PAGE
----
A Child's Life.
Harley's mother was eighteen, when he was born, unmarried and no close family where she was living. Harley was her first child and she struggled to breast feed. Hospital midwives tried to give support but after two days she was sent home. Plunket provided some home support and noted that Harley's mother was barely coping, was bottle feeding and the flat that they were living in was cold and damp.
Harley suffered from respiratory problems throughout his early years and had a several stays in hospital due to asthma. His mother had a series of part time jobs and couldn't always afford childcare, so Harley would be left with a friend who had a number of small children of her own. The children spent much time watching TV, there were few toys and little interaction with adults.
Harley's Mother had a relationship with a man for a few years, who showed little interest in Harley, and would often become violent after prolonged drinking sessions. Harley witnessed a number of violent attacks on his mother.
Harley attended a kindergarten for a short period but due to constant changes in work commitments his mother struggled to get him to the enrolled sessions and the Kindergarten had to remove him from their roll because his of lack of attendance. It was noted by the Kindergarten teachers that Harley was developmentally delayed and sometimes displayed aggressive behaviour to others but little was done because of the short time he attended.
When Harley started school his delayed development was again identified and teacher aid support was provided. Harley enjoyed school and had a good relationship with his teacher and especially his first teacher aid and he was obviously upset when a change of hours, and the school's restricted funding, meant the teacher aid could no longer be employed. Harley's teacher noted that Harley did not manage change as well as other children and his aggressive behaviours were becoming more common.
Harley still suffered from periods of poor health and seemed to catch any bug that was doing the rounds. His mother's employers made little allowances for parental leave when Harley was ill and there were few options for care in these situations. Often Harley was sent to school when he was ill and he would spend the day or two, on his own, lying in the school's medical room. His mother would get quite defensive and aggressive when the school demanded that she take him home as she knew it would mean a day without pay and a risk of losing her job.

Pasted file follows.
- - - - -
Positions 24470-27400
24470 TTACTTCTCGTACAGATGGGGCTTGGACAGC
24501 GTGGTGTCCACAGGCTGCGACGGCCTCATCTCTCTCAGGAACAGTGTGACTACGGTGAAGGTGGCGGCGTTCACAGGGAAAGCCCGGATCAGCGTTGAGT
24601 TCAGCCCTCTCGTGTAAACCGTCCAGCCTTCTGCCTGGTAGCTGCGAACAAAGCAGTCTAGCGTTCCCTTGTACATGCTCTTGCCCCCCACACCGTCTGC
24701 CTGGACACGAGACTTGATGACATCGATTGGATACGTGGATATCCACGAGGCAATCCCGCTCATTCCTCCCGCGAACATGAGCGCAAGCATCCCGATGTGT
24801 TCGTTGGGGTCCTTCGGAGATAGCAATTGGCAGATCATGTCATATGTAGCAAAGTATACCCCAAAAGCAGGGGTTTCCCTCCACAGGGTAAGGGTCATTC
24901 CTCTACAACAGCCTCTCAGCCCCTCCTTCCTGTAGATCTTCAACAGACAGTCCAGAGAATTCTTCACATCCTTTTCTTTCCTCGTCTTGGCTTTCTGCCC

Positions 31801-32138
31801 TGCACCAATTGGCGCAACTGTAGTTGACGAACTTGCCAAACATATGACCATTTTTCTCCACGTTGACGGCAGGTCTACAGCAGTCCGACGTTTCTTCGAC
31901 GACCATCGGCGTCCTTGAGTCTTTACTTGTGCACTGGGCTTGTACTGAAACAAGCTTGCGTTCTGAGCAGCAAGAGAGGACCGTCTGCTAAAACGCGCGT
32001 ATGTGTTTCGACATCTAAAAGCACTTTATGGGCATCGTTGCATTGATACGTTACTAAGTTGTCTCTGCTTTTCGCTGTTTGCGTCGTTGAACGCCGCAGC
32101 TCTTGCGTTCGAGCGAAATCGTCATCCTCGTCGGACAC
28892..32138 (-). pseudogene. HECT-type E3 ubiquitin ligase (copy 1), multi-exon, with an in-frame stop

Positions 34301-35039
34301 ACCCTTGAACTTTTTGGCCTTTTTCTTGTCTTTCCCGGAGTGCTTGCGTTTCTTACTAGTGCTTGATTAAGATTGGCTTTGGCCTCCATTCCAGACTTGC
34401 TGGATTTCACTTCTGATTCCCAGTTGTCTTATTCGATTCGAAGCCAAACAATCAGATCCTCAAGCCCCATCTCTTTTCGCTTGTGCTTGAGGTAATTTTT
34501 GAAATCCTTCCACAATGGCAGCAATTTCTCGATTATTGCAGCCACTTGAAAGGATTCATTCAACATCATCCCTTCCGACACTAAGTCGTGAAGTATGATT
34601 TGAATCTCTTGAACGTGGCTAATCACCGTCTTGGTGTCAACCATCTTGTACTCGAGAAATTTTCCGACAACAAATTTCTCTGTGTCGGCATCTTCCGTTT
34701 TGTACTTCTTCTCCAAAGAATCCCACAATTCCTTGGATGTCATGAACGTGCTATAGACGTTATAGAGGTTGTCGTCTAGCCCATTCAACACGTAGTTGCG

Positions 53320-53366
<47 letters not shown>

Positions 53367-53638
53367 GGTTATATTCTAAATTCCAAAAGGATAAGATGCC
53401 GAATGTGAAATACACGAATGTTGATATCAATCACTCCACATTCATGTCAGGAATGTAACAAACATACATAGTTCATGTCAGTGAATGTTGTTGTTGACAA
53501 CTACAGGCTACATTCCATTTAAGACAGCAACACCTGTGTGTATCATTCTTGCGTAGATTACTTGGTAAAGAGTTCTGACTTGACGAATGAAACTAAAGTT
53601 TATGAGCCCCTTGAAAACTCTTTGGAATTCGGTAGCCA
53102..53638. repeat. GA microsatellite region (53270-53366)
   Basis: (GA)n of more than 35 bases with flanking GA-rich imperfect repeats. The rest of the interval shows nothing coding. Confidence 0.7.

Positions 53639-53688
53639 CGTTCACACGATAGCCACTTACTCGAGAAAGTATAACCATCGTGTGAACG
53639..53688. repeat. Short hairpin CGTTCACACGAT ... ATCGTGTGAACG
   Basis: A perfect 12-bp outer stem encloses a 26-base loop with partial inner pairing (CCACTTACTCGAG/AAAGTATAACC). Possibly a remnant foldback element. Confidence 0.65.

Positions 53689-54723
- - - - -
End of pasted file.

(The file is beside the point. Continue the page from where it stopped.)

When Harley's aggressive behaviour and lack of progress with his learning became more concerning he received support from an RTLB (Resource Teacher for Learning and Behaviour). An excellent programme of support was put in place for Harley that focussed on his interest in music, this was a passion for him that he had few opportunities to develop. The shift to a dominance of literacy and numeracy, compounded with the introduction of National Standards had seen the music programme in the school reduced to singing in assembly once a week and the occasional music related activity in class. Harley's teacher was not confident in music and as the music advisors had been disestablished there were few opportunities for professional support. The initial gains through the music focus were gradually lost as the teacher's lack of confidence in this area meant she was not able to sustain the programme and the intervention eventually failed.
When Harley was eight his mother was able to afford the rent of somewhere better than their substandard flat and managed to find another at the other end of town, so he was enrolled in a new school. Harley found the adjustment to the new school difficult, he became withdrawn and could not make new friends and his aggressive behaviours became progressively worse. His mother had a risen to a managerial position in a fast food outlet and Harley attended an after school care facility (OSCAR) based at the school because his mother could not finish work until 5:30 pm. The OSCAR carers had difficulty managing Harley's aggressive behaviours and another child was badly hurt during a confrontation.